How should Christians argue? Leave aside, for now, the question of how Christians have argued in the past. Leave aside the many times throughout history—or throughout this morning—that those of us who call ourselves Christians have failed to live up to Christian ideals in our disagreements. How should our ideals animate our arguments? And, more specifically, how should we make arguments as writers? Whether we’re writing a tweet or a term paper, a text message or a dissertation, which Christian virtues should guide our approach?
Richard Hughes Gibson and James Edward Beitler III explore these questions in their insightful new book, Charitable Writing: Cultivating Virtue Through Our Words. English professors and colleagues at Wheaton College, Gibson and Beitler note that the book began with an “unsettling realization”: there was nothing particularly Christian about the way they taught writing at their Evangelical Christian liberal-arts institution. On the heels of this realization came another: “We had never given much thought to our own writing practices. Did they reflect our Christian commitments?” These insights, they decided, required a change. “Our classrooms didn’t just need work; we did, too.”
Charitable Writing is the authors’ attempt to envision a particularly Christian approach to teaching and practicing writing, one ultimately rooted in the Gospels’ “great ‘double commandment’ to love God and our neighbors.” The book beautifully and bracingly challenges the assumption that our writing lives—and our professional and academic lives more generally—are somehow exempted from our moral and spiritual lives, noting that “Jesus frames the commandment so that it admits no exceptions: there is no activity, however mundane, to which the ‘law of love’ does not apply.”
Gibson and Beitler offer a wide range of illuminating models for a writing practice rooted in love, from Augustine and Aquinas to Maya Angelou and Simone Weil, as well as lesser known but equally inspiring figures like Pandita Ramabai and Josephine St. Pierre Ruffin. They also draw frequently on Scripture, on essential scholarship in the field of writing studies, and on the work of religious-minded scholars like Alan Jacobs and James K. A. Smith. Surprisingly, the book provides some visual inspiration as well, reproducing images from ancient and contemporary Christian art that Gibson and Beitler use to further unpack their central argument: that “charitable writers listen humbly, argue lovingly, and keep the time of writing hopefully.”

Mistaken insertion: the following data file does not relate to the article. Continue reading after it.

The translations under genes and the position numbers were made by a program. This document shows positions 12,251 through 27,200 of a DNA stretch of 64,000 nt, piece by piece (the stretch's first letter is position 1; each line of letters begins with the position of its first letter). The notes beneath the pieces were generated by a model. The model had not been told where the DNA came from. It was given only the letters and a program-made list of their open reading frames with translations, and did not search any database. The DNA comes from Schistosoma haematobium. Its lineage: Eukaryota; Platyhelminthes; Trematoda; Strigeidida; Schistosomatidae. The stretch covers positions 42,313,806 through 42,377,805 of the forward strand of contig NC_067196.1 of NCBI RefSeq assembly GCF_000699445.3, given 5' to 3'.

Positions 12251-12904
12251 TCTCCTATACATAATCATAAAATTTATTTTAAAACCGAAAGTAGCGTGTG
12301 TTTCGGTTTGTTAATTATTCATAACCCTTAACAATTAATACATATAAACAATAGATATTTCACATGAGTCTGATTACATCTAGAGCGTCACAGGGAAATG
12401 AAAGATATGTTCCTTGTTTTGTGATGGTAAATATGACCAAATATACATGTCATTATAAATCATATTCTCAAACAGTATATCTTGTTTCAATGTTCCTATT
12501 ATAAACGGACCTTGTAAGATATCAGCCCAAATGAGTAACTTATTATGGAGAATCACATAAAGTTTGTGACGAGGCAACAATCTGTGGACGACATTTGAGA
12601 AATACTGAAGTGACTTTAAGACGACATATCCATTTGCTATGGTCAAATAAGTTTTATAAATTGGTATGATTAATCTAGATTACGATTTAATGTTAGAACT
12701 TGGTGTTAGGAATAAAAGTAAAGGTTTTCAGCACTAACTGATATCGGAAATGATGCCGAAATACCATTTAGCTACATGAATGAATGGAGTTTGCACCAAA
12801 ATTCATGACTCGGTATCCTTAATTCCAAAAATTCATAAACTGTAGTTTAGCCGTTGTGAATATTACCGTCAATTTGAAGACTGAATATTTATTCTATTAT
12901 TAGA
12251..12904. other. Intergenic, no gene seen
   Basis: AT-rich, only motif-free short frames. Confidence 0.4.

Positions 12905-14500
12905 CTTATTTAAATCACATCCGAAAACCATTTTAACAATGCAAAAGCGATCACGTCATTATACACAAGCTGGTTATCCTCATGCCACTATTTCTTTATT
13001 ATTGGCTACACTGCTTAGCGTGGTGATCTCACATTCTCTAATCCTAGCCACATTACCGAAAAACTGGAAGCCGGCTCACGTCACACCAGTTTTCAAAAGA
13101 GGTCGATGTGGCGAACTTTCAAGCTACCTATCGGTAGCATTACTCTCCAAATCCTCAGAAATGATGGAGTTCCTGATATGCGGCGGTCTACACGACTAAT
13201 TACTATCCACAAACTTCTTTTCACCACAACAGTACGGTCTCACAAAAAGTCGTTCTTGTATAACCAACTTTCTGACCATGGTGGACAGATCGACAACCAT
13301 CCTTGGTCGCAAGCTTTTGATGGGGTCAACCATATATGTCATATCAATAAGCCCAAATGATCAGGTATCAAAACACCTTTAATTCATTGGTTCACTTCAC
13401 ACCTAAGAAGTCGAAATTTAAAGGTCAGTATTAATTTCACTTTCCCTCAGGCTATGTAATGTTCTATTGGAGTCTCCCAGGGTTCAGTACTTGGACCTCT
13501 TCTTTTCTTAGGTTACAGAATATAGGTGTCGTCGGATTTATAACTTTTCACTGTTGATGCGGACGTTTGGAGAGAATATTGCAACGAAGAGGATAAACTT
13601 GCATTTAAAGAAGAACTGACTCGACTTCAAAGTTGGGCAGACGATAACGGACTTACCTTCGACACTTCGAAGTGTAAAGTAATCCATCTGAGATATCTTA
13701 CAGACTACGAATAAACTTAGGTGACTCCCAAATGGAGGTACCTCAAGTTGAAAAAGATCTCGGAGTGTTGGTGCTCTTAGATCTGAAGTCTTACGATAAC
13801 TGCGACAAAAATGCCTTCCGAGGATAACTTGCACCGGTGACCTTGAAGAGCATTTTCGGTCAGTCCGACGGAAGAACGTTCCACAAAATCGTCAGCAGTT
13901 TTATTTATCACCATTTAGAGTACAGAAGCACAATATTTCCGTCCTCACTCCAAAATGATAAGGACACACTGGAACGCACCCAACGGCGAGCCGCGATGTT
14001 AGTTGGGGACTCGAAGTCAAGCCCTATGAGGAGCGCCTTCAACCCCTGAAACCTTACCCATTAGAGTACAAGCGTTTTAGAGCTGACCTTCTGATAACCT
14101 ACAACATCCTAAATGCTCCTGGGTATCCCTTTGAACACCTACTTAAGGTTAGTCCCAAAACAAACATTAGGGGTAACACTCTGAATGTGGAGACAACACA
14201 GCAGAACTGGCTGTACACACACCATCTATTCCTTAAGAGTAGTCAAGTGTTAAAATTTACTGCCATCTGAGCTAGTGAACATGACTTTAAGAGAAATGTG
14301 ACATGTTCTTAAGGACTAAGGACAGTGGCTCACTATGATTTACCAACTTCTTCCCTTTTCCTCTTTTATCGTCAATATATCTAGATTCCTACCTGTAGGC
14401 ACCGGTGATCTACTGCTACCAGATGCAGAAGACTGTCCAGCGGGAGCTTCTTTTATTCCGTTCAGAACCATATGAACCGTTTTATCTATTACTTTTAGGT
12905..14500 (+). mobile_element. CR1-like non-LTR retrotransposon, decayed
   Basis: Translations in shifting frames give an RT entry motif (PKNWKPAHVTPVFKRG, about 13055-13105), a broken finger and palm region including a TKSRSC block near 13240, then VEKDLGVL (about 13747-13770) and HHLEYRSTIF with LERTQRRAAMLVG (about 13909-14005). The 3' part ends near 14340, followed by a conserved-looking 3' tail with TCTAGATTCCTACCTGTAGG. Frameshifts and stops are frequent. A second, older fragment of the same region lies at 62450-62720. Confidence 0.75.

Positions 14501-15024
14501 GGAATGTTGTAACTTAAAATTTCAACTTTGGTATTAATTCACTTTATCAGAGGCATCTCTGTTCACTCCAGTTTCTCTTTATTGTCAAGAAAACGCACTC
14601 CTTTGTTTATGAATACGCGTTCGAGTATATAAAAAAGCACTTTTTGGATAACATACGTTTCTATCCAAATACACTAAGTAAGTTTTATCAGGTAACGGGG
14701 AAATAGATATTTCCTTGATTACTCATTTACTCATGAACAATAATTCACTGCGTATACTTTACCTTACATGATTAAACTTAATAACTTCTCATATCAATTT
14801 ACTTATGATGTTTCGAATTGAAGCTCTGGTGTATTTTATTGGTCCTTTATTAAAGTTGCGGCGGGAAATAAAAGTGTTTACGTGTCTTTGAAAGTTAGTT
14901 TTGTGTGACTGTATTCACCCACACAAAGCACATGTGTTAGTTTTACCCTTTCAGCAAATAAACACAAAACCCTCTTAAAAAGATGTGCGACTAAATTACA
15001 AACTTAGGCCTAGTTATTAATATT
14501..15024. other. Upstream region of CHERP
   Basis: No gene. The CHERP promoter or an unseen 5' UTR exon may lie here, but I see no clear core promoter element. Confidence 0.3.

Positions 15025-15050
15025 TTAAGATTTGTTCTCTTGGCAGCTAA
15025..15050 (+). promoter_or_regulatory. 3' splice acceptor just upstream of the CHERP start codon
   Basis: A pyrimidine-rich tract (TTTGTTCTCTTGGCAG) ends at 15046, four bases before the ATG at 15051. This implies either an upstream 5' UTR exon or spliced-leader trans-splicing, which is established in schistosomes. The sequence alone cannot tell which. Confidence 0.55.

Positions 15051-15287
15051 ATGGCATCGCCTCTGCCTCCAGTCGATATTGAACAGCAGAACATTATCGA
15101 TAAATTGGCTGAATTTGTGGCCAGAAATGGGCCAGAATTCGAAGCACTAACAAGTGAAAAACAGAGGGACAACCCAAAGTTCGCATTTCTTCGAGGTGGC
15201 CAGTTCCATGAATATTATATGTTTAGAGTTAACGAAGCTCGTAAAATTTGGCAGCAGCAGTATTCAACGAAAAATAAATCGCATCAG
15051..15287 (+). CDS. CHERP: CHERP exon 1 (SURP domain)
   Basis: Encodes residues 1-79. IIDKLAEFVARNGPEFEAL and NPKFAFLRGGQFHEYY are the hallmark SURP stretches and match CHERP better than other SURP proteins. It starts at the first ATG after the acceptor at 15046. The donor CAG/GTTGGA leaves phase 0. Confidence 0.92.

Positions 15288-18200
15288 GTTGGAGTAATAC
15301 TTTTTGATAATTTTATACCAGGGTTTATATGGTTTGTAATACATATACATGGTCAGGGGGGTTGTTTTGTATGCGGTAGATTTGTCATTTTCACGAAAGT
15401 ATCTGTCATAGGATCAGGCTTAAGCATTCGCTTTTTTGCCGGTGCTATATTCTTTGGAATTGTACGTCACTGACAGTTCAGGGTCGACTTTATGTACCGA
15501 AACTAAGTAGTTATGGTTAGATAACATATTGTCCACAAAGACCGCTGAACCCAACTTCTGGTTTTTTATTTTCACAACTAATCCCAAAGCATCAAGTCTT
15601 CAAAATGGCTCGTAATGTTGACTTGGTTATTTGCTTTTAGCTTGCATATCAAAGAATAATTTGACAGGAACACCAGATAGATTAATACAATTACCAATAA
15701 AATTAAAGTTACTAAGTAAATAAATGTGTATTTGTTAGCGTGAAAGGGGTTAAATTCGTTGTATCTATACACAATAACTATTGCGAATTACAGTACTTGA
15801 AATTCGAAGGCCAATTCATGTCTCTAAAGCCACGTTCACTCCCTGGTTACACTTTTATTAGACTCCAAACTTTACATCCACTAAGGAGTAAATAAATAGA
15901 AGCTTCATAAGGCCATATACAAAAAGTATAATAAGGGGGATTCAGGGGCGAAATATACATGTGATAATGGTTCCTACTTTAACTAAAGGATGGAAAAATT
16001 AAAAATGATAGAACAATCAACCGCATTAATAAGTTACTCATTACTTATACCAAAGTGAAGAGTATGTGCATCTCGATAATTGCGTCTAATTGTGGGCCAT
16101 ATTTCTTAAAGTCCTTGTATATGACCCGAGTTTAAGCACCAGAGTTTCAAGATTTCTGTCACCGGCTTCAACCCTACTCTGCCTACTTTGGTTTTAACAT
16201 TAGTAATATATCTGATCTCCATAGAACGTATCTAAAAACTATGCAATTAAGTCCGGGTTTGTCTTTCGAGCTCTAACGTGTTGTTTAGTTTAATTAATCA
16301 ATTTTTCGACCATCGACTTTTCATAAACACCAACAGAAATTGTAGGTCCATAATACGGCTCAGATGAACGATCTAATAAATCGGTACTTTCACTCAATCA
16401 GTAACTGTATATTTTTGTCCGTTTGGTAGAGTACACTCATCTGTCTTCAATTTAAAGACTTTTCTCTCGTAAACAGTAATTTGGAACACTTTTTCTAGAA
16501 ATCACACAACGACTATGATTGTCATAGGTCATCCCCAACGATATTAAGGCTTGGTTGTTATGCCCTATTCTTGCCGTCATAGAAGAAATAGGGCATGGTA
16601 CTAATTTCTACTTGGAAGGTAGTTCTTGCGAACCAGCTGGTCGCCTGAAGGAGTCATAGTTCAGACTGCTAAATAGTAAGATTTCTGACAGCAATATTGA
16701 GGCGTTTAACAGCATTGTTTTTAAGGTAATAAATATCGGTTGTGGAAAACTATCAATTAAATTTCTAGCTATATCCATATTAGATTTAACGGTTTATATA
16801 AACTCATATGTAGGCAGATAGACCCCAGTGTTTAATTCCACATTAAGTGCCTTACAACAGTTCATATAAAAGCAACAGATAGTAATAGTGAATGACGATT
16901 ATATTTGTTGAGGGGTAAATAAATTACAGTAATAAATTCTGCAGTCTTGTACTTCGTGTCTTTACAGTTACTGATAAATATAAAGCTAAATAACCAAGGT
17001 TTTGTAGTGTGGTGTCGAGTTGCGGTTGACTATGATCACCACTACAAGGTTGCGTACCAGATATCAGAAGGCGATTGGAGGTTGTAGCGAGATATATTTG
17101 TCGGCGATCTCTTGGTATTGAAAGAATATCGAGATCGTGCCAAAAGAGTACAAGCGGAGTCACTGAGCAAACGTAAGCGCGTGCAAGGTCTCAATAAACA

The sections on humility and humble listening are especially insightful. These chapters seek to recover humility as a central Christian virtue, perhaps the central virtue. For Gibson and Beitler, humility means a willingness to learn from others, particularly those who may seem, in our minds, to have nothing to teach us: “Humility is the virtue that allows us to see not only our finitude and fallenness but also the goods of our communities. It allows us to recognize that we don’t have all the answers.... Humility, in short, makes us teachable.” Thus, humility doesn’t simply mean acknowledging our own shortcomings; it also means avoiding the secret condescension of finding some people’s perspectives unworthy of our full consideration. True humility “resists our knee-jerk reactions. It forestalls the rush to judgment. It requires listening.” These insights expose the limits of my own humility, especially when it comes to political debate. In some ways, knee-jerk reactions and the rush to judgment have been among my favorite pastimes over the last four years.